There are players who are so mentally strong that they override the signals of discomfort that their body is sending them. I can write this with a smile on my face because I know that I’ve got this. A genuine smile is evidence of relaxed confidence, that’s what you need from a fitter, someone who will work with you until they’re confident that you are.

I shouldn’t tell you this, but I actually know very little about hitting a baseball. So why should you listen to me? Intelligent people realize that there are millions of footwear choices out there, and few experts who are willing to take the time to guide them through the Nike, Under Armour, Adidas jungle.

If you can’t look at a player and make an educated guess about whether their footwear fits or not, hone your observation skills because the greatest pitcher is only as good as the foundation their feet are resting upon, and that will give you a competitive advantage before you ever step into the batter’s box.

Batter Box Fitting; because hitters aren’t striking out on the sales floor, and no one hits the game winning walk-off there either.

I figured it out

Sandal time

Every year my oldest daughter picks out the same pair of tangerine sandals. This is a shot I took with my iPhone when we were down in Florida. I remember tweeting it, and I was gratified when @Keen retweeted a shot that showcased their brand. We came home not long after this picture was taken, and my daughter spent five days at Children’s Hospital of Milwaukee over the Fourth of July during 2012 after lab work that was done on Tuesday, July 3rd came back abnormal.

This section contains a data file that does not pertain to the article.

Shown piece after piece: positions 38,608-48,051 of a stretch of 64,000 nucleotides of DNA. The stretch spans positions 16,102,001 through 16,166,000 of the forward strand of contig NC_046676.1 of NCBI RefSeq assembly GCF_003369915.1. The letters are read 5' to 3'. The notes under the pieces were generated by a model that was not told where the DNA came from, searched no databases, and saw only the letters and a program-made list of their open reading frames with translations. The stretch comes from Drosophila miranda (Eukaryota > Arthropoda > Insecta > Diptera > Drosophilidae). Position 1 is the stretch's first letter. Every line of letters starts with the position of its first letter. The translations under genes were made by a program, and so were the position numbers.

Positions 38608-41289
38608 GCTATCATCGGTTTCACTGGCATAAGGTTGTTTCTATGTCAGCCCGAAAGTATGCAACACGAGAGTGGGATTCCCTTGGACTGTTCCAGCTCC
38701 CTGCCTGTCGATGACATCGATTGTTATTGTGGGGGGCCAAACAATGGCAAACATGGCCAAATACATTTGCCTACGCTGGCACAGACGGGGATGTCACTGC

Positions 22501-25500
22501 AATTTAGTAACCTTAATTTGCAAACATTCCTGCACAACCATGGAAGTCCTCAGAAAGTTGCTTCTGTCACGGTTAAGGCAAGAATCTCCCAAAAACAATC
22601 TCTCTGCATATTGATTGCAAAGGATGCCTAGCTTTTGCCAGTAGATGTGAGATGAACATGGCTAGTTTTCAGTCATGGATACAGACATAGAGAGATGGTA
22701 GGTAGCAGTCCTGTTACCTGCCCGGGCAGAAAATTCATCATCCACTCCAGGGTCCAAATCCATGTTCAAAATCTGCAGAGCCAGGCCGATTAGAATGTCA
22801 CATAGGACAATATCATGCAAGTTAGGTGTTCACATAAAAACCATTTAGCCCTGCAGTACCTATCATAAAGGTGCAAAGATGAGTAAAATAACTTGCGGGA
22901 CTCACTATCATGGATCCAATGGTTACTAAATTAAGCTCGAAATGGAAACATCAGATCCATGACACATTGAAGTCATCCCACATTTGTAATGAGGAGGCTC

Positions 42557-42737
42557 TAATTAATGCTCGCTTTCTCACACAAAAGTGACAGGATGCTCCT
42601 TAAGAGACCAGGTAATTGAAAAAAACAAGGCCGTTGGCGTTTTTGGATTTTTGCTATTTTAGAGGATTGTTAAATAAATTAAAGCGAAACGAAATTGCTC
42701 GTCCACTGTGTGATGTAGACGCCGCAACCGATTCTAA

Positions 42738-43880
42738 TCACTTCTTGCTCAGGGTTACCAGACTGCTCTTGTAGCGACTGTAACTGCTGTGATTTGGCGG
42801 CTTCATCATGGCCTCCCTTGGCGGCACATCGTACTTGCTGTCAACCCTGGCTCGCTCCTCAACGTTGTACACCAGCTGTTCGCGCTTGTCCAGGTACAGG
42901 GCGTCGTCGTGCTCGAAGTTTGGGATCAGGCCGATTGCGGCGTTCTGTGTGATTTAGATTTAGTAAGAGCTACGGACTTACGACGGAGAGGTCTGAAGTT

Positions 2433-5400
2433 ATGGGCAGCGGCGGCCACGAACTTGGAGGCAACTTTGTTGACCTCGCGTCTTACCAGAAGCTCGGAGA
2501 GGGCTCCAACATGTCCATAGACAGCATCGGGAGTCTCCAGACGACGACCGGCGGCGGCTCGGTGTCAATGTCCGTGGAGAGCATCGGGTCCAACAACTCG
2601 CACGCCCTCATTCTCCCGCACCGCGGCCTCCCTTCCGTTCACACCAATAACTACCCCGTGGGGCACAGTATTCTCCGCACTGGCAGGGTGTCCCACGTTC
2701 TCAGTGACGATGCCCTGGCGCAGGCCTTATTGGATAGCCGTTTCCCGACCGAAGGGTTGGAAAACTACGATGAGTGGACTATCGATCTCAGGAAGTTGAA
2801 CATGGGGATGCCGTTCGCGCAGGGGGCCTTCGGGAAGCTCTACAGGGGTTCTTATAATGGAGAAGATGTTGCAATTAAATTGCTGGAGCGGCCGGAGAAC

My daughter hadn’t been feeling well on Monday. She had been limping and listless since we had gotten back from vacation. I’m a chronic worrier, but after two weeks of her not being herself I decided to take her in to see her pediatrician. He said that he was going to order labs just to rule out any type of infection, and I remember her bewilderment when we explained that she couldn’t have anything to eat or drink in case she had to have emergency surgery.

I never expected an osteomyletitis diagnosis when I took her in, I knew something was wrong, intuition told me that, but I didn’t know what it was. As a mom with a footwear background I had examined her foot carefully. We couldn’t find anything wrong with it until her pediatrician had her turn over, and I saw the swelling behind her heel. Jill came home with a PICC line in her arm, and for the next month her meds went through there.